Diversity is a treasure trove of solutions
The Labour Relations Act, the Basic Conditions of Employment Act and the Broad-Based Black Economic Empowerment Act all encourage a bigger pool of diverse identities in the workplace. But Labour Minister Mildred Oliphant highlighted the fact that white men still formed the largest proportion (65.4%) of top management – and men still made up most of the workforce in South Africa.
An article on the report in the M&G said it "is clear ... that males and white people are more likely to be recruited and promoted compared with any other group". How are we to make sense of this data? Why is transformation so slow?
Apartheid has conditioned people to think of diverse individuals in terms of their identity – for example, their race, ethnic origin, religious beliefs and sexual orientation. But this is a small part of the broader logic of diversity.
The department of labour's policies reinforce identity-based thinking. This is "bigger pool" logic, the notion that reducing identity-based discrimination enlarges the pool of potential employees because talent is found in people of any race, gender, ethnicity and so on. It is true – talent knows no colour, but the "bigger pool" logic is not where the conversation should end; it is where it should begin.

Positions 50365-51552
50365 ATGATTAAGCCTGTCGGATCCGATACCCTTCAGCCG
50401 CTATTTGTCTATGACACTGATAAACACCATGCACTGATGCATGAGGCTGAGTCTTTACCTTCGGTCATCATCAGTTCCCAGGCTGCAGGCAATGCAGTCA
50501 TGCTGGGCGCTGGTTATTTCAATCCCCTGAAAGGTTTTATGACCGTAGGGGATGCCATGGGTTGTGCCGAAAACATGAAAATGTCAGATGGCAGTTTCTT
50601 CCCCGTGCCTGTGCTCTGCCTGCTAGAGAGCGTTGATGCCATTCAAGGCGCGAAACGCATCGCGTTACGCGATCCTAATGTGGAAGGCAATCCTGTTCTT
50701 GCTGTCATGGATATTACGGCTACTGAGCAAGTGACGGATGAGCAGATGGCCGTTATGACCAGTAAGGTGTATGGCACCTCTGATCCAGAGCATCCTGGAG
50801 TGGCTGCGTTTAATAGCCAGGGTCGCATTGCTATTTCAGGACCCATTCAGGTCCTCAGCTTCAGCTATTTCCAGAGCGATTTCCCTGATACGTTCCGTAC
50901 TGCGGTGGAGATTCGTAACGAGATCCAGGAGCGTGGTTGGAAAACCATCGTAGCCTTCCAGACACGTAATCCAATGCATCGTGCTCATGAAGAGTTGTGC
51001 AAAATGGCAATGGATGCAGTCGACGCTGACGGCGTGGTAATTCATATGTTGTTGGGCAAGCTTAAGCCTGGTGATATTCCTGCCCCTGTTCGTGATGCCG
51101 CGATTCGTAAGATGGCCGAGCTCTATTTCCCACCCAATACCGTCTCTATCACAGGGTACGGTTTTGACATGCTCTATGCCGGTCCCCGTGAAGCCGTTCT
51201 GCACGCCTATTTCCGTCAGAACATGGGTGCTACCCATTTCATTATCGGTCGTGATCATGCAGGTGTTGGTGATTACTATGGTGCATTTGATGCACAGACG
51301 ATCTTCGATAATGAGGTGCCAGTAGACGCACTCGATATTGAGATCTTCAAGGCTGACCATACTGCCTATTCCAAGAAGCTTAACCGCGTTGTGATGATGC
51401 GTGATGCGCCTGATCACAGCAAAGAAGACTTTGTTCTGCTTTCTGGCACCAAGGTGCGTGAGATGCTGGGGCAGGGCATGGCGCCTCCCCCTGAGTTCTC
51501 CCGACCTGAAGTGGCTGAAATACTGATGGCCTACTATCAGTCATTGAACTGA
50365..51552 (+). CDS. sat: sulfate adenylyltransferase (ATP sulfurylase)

A more expansive approach sees that an individual's cognitive talents cannot be captured with one number on a transcript or a standardised test. It sees that people differ in how we think, how we represent problems and how we try to solve them. These differences produce collective benefits.
How does an entity such as a company shift to a pragmatic approach that leverages diversity to "create a united, democratic, nonracial, nonsexist, prosperous South Africa", as Deputy President Kgalema Motlanthe has mentioned repeatedly? Some argue that South Africa is a young democracy and it will take a long time to correct the wrongs of the past. Some say one should not fix one wrong with another, claiming these policies are just discrimination against white people.